I’m having a good reading week. Finally.
I finally read, and enjoyed, The Hotel at Place Vendome: Life, Death and Betrayal at the Hotel Ritz in Paris by Tilar J. Mazzeo. I’ve been trying all week to come up with a review that accurately portrays the book – I’ve scrapped three attempts so far.
After that I read The One & Only by Emily Giffin. I wasn’t sure what to expect because the last book of Giffin’s that I read left me feeling kind of “meh.” That was a number of years ago and I haven’t had the urge to read another of her books til now.
When I logged the book on Goodreads, I made the mistake of glancing at the reviews of the book so far. Lots of one star reviews. Even more grumbling about how it was like reading a bad episode of Friday Night Lights (a show that I’m currently taking down on Netflix). I wondered if I had made another poor book choice.
But I have to say, I really enjoyed this one. I liked that this book, a definite “chick lit” pick, was set in a small town in Texas instead of New York, London or LA. I liked that the main character didn’t work in PR or publishing but that it still had all the elements of classic chick lit: best friend in touch 5 times a day; a string of eligible and not so eligible men to date; a romantic dilemma enmeshed with tons of dramatic complications.
Shea Rigsby lives in Walker, Texas, a town obsessed with college football. Their team, headed by Coach Carr, happens to be one of the best in the NCAA. Shea has grown up as a surrogate sister to Lucy, Coach Carr’s daughter. When Coach Carr’s wife Connie, hugely popular in the community and the foundation of her family’s life, passes away suddenly everyone stumbles as they try to form an existence without her. Shea, a close friend of the family tries to juggle being there for her best friend Lucy in the aftermath with her growing realization that she’s not living the life she ought to be and working out her confusing romantic feelings for the aforementioned string of potential bachelors: Miller, the gym coach who’s a nice guy but can barely remember to pick up the mail every day; Ryan James, the star quarterback for “America’s Team” the Dallas Cowboys; and most conflicting of all, Coach Carr, recent widower and father of her best friend.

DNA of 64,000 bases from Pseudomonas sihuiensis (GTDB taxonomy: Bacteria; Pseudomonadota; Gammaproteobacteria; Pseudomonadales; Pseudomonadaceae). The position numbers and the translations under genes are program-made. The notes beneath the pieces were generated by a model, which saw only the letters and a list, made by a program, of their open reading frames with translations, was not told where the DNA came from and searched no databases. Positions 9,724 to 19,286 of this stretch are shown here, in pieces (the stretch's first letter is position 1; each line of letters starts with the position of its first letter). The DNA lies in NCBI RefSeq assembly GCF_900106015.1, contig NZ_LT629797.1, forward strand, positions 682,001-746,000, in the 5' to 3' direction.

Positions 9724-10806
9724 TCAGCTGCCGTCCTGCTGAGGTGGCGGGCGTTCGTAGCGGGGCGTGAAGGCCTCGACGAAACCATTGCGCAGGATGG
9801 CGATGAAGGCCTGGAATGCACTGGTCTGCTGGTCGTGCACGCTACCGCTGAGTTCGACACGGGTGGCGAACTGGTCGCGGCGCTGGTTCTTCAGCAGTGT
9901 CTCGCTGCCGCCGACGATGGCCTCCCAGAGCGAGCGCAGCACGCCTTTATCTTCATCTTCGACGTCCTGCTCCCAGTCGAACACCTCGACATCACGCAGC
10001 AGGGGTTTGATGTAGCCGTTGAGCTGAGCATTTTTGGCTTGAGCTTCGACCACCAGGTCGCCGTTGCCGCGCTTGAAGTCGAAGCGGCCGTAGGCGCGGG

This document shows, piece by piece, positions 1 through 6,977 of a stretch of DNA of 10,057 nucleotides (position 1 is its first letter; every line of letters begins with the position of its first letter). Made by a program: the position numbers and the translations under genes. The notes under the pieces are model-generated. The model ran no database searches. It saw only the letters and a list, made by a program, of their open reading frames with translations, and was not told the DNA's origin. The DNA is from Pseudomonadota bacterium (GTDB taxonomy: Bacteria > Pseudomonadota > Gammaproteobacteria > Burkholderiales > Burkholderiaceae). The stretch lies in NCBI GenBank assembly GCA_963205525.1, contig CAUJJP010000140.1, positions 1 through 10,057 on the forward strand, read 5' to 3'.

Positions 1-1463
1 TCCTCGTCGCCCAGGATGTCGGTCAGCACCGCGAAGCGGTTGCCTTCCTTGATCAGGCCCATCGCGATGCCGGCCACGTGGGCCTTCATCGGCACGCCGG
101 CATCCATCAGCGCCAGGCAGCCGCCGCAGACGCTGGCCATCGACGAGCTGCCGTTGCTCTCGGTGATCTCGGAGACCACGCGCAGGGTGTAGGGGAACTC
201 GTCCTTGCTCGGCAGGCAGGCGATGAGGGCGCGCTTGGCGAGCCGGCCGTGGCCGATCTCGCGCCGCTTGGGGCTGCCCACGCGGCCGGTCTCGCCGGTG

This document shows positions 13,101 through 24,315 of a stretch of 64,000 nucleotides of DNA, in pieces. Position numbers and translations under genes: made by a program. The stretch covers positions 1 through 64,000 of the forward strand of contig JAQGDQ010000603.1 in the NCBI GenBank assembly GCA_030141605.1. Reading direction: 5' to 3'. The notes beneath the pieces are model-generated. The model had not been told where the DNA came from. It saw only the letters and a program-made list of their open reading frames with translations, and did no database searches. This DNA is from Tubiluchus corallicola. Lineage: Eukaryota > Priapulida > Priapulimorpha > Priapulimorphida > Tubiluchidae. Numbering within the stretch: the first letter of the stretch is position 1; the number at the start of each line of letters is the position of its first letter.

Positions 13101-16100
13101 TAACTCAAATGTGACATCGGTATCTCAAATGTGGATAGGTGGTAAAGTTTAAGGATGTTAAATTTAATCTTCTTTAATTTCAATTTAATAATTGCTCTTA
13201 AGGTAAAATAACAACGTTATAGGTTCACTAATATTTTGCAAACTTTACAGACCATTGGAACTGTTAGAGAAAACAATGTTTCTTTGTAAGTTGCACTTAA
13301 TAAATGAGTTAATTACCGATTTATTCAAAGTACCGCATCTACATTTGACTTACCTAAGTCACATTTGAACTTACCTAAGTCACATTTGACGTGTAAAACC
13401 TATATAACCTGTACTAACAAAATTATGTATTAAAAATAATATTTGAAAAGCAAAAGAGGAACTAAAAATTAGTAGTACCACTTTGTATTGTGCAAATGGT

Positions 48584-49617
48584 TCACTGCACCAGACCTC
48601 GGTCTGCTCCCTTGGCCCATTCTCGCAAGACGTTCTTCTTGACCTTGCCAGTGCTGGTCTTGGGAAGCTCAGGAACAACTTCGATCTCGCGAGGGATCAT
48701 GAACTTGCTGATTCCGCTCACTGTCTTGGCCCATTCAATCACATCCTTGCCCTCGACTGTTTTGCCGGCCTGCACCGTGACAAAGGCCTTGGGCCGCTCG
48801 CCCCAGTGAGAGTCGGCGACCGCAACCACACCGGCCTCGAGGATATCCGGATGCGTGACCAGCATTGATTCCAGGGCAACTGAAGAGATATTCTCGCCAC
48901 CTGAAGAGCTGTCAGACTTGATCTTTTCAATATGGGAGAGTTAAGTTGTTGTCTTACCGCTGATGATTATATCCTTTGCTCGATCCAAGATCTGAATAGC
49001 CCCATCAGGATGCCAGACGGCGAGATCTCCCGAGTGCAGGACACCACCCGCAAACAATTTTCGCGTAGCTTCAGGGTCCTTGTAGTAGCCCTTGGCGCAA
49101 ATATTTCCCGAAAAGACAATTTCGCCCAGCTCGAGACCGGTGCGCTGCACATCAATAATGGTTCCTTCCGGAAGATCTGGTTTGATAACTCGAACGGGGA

I would agree with some of the comments that the characters aren’t super well-developed. It’s a first person narrative that doesn’t delve too deeply into the psyches of the supporting cast. The rest of the characters kind of slot themselves into spots direct from central casting: bossy best friend, sexy older man, QB with emotional problems, absentee dad trying to make good etc.
But I liked the book for taking the genre in a new direction, for centering a romantic story on a girl who loves sports in a football crazy town. I liked that Shea was able to hold her own with the men in her world and even though the romantic story line between Shea and Coach Carr did make me a smidge uncomfortable (don’t get me wrong, I love me an older man. But her best friend’s dad?? Her surrogate father? Less than a year after his wife died? *shudder*) I liked the way Giffin worked through the story line.
I unapologetically enjoyed this one! If liking chick lit is wrong, I don’t want to be right!